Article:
In the days immediately before Christmas the PSNI’s chief constable publicly apologised for the handling of the Black Lives Matter protests.
As the covid emergency continues, Health Minister Robin Swann’s handling of the health portfolio is an unexpected success story for the Ulster Unionist Party.
Assisted by the most able media advisor in Stormont, David Gordon, Swann is a star performer in the job nobody wanted, even before the pandemic emergency.
Just like Naomi Long, the leader of the Alliance Party, Swann has the potential to cultivate middle ground support in future elections.
Foster turned 50 last July and is now beginning her sixth year as DUP leader. If she is to build momentum for the 2022 Assembly elections and lead her party into them, she must set out her stall over the next 12 months.
Brexit taught the DUP a harsh lesson about being sidelined. It will never acknowledge it but for the DUP the trade agreement represents a lucky escape.
As the only party that campaigned to leave the European Union, in a majority pro Remain Northern Ireland, it would have been in the firing line for any negative consequences to flow from a hard Brexit.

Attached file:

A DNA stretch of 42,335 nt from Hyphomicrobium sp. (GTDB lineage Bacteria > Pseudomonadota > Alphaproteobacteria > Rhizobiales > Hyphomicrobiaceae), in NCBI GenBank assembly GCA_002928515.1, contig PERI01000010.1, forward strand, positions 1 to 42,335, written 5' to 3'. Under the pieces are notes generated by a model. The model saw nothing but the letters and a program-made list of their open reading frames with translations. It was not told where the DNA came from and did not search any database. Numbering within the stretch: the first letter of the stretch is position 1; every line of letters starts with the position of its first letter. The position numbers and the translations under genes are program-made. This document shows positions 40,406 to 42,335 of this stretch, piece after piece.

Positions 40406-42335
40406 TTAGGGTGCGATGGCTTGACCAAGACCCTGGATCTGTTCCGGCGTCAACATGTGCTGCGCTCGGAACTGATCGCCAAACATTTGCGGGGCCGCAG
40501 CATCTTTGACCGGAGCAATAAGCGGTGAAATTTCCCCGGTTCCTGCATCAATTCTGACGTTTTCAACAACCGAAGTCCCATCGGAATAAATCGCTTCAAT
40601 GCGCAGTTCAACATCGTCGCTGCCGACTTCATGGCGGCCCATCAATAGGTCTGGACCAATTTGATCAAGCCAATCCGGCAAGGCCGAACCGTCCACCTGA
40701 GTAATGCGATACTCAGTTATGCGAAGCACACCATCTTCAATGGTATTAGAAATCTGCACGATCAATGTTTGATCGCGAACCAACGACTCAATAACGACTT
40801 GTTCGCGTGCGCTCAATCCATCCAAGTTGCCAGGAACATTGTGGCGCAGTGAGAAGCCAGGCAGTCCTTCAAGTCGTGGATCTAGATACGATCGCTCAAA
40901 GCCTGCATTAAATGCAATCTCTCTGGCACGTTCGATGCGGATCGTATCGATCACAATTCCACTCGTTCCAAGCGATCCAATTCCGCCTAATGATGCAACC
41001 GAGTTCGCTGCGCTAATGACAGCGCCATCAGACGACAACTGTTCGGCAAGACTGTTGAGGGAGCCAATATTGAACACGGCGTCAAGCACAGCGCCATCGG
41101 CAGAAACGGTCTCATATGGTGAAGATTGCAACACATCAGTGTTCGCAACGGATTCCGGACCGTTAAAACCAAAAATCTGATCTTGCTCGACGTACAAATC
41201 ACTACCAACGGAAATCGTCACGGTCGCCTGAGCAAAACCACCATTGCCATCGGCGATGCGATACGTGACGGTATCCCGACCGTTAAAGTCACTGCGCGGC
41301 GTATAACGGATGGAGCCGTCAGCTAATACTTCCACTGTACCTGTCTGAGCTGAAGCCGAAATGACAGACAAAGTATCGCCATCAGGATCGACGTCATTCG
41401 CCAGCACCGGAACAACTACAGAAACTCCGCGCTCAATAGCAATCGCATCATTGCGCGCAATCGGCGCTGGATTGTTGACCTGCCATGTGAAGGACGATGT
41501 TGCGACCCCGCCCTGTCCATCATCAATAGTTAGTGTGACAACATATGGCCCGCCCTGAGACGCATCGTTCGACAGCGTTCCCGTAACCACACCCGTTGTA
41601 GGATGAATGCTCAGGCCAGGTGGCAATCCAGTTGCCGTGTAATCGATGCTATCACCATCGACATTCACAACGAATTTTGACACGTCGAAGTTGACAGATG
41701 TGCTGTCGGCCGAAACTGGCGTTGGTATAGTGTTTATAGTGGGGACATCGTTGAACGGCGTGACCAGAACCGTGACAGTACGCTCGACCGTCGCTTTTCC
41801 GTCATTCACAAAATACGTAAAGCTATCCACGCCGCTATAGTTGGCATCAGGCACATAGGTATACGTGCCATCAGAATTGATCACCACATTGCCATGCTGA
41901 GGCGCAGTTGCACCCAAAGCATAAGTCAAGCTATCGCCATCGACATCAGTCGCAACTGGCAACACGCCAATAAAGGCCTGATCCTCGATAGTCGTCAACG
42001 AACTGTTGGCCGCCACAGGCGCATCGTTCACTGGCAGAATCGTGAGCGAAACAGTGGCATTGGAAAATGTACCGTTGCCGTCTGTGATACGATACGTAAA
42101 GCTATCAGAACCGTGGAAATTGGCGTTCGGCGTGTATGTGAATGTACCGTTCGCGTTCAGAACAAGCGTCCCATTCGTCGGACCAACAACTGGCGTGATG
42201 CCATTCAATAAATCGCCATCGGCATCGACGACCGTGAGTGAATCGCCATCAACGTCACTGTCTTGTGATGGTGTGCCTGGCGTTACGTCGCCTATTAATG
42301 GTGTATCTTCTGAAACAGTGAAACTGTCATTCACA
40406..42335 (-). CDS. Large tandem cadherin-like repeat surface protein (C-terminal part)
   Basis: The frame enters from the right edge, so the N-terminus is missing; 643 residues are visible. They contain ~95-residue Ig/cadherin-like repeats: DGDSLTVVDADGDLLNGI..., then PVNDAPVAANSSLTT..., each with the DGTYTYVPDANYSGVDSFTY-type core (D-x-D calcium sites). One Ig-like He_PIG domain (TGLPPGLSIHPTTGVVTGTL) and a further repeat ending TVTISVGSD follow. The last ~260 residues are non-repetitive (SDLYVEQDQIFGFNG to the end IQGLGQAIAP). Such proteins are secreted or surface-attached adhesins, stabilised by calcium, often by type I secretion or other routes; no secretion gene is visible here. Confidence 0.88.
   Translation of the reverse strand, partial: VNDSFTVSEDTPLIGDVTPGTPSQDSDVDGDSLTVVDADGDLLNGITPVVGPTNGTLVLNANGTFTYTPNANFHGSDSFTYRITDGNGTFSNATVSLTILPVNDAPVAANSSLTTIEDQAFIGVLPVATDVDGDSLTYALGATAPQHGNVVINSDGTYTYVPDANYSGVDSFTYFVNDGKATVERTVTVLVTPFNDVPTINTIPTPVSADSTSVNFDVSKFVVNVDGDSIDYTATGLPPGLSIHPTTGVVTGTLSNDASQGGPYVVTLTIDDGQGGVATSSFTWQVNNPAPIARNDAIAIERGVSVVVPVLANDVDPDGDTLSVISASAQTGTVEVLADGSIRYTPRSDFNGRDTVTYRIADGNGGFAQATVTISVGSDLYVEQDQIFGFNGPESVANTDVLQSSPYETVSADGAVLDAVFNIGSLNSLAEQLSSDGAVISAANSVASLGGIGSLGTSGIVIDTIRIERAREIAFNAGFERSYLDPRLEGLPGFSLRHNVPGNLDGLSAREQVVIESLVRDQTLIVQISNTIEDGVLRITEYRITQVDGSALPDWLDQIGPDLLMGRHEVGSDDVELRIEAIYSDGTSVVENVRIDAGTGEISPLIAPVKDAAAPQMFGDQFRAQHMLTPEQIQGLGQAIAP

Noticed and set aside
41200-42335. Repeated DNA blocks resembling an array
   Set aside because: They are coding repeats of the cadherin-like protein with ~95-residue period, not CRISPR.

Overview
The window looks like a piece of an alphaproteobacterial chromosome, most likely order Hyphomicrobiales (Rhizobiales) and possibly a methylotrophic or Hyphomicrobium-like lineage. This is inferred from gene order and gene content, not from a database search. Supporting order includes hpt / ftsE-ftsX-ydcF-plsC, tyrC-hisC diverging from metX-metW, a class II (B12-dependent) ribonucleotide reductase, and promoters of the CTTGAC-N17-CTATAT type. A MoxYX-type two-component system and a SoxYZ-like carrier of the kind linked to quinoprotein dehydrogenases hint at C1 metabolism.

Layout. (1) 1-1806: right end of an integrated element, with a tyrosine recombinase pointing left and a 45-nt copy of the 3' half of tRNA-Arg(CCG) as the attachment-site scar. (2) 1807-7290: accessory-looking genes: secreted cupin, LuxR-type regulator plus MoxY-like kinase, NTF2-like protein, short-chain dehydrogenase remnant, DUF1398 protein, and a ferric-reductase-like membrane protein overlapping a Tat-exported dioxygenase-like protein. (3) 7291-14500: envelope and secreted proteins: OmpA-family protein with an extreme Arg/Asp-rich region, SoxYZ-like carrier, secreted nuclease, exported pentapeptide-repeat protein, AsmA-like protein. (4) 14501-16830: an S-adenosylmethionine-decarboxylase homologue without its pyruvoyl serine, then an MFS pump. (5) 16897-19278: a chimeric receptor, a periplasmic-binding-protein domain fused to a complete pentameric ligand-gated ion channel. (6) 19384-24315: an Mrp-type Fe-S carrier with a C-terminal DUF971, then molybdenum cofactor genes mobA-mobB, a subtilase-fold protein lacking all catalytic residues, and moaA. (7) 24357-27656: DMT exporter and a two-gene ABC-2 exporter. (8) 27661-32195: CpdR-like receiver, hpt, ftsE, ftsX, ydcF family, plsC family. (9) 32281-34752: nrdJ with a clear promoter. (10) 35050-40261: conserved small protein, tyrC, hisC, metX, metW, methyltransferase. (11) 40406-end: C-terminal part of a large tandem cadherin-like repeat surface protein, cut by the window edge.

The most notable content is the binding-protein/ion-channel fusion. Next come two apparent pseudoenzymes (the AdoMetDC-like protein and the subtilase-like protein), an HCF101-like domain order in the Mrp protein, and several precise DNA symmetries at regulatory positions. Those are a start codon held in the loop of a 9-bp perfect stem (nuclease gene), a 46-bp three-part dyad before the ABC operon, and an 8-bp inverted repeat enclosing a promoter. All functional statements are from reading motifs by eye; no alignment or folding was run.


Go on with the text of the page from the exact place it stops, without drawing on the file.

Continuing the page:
If Northern Ireland is to harness the potential of its unique post-Brexit status rather than seek to change it, the DUP’s Diane Dodds will be a key figure.
She is a former MEP and before that an Assembly member who was often overshadowed on the political stage by her husband, Nigel.
But as the Stormont Economy minister, she has the job and the circumstances to make her mark. Unlike England, Scotland or Wales, Northern Ireland has access to EU as well as UK markets.
Choices. Choices. Now the allure of the euro as well as half crown versus the crown.
Michelle O’Neill, the Sinn Féin leader, is another who cannot avoid scrutiny during 2021.
She and the party are guaranteed to be criticised when the police investigation into the funeral of Bobby Storey is published. Expect a rumpus to flare briefly and then pass.